Beastly sea creature with razor sharp teeth that can attack humans washes up on UK beach

A snake-like beast photographed after mysteriously washing up on a beach in Cornwall on Wednesday (January 4) is thought to be a conger eel which very rarely make their way onto land

washed up animal

Beacgoers were surprised to stumble upon a washed up animal (Image: Emily Scott)

A large beastly sea creature has mysteriously washed up covered in sand on a British beach.

Although the condition of the animal makes it difficult to determine exactly what it is, fishermen in Cornwall reckon its long fin-less body point towards it being a conger eel.

The surprise found was photographed at Par Beach between St Austell and Fowey on the Cornish south coast on Wednesday (January 4) CornwallLive reports.

While conger eels are one of two species of eels regularly caught by anglers in the UK, sightings of them washed up on beaches are rare.


The eel was found decomposing on Par Beach, Cornwall (Image: Emily Scott)

They are described as predators of the sea – hunting down any fish species it can find for food, including dead and rotting fish.

The creatures also have a very unique look – with a long snake-like body and large eyes and lips. They have extremely sharp teeth and scaleless skin like the one washed up near St Austell.

Due to spawning in the Atlantic Ocean, conger eels are much more common along the western and southern coast of the British Isles. The eel could have ended up on the beach as a result of natural causes or an angler landing it.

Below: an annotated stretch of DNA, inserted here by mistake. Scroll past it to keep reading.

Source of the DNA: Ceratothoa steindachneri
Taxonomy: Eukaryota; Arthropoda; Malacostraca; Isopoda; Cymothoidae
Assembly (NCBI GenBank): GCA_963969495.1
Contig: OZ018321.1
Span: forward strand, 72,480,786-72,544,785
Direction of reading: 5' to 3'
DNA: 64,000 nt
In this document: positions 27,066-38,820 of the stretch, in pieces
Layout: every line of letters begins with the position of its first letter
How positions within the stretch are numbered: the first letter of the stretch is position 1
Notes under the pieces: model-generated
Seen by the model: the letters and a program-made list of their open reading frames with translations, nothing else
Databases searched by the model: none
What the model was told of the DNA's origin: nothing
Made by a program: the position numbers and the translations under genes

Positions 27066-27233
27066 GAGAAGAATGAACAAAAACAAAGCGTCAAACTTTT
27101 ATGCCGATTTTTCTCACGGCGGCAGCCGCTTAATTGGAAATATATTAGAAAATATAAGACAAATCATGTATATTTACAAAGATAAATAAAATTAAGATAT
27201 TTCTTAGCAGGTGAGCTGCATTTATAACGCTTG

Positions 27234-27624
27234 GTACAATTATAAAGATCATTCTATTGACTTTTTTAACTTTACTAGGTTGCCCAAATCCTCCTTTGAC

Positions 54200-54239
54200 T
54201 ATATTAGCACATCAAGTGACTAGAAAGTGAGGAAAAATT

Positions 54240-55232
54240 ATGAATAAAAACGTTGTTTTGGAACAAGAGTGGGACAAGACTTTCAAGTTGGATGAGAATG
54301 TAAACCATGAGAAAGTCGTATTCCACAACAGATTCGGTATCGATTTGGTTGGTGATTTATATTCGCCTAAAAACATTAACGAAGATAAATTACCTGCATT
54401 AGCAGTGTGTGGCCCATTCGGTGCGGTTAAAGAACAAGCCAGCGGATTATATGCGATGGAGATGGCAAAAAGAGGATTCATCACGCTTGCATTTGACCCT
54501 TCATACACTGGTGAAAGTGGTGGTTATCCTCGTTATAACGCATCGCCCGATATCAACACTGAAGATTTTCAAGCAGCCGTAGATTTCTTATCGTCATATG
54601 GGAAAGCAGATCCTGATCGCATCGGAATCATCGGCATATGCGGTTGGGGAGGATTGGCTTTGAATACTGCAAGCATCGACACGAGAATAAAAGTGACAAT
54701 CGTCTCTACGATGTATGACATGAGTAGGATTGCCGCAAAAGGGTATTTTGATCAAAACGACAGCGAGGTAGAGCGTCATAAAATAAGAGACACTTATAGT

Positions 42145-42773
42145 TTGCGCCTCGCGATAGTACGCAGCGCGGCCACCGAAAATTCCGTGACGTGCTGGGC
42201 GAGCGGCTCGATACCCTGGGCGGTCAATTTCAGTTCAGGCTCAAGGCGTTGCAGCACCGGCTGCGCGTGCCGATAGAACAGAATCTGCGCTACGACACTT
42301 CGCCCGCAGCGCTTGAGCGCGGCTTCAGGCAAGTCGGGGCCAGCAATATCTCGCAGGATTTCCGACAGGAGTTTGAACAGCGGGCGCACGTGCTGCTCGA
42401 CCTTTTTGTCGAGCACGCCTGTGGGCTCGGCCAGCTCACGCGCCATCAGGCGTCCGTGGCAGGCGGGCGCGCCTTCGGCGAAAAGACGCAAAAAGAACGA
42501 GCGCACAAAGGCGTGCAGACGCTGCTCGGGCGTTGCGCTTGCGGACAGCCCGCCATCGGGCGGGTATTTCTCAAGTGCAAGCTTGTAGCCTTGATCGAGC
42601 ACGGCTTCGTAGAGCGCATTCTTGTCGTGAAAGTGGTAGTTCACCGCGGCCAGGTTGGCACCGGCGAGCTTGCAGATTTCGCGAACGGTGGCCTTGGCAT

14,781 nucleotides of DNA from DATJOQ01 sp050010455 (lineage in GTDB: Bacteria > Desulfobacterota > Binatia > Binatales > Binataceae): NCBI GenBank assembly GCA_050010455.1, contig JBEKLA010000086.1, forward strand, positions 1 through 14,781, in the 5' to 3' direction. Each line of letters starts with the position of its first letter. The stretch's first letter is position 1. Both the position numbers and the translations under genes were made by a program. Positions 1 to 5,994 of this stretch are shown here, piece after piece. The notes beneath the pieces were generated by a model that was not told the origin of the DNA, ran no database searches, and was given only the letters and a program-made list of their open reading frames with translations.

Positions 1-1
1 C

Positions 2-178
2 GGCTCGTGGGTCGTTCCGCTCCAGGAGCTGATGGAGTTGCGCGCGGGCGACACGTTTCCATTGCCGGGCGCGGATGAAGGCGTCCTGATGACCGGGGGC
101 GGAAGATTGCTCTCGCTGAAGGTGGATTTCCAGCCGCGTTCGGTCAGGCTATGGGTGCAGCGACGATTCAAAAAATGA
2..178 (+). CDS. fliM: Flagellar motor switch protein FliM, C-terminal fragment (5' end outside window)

SponsoredOrthoCareHouse slippers that have taken the world by storm, here’s the reason!by TaboolaConger eel

Conger eels have been known to attack humans (Image: Getty Images/iStockphoto)

Conger move to very deep water and die after spawning. They can also attack humans, although such attacks are rare but not unheard of. Despite their large eyes they are also virtually blind and hunt by smell at night.

A larger eel, also believed to be a conger, washed up on Porth beach in 2019. In July 2013 a diver was attacked by a conger eel in Killary Harbour, Ireland, at a depth of 25 metres.

It bit a large chunk from his face but generally conger eels are believed to pose a minimal threat to humans.

One CornwallLive reader commented: “When I was a teenager I accidentally left my foot too close to the jaws of a 20 pounder ( a small one ) on the deck of a charter boat.

“It lurched forward and grabbed my booted foot grinding its jaws trying to puncture the rubber. Needless to say some rapid action was required to get it off and back over the side.”

Related Posts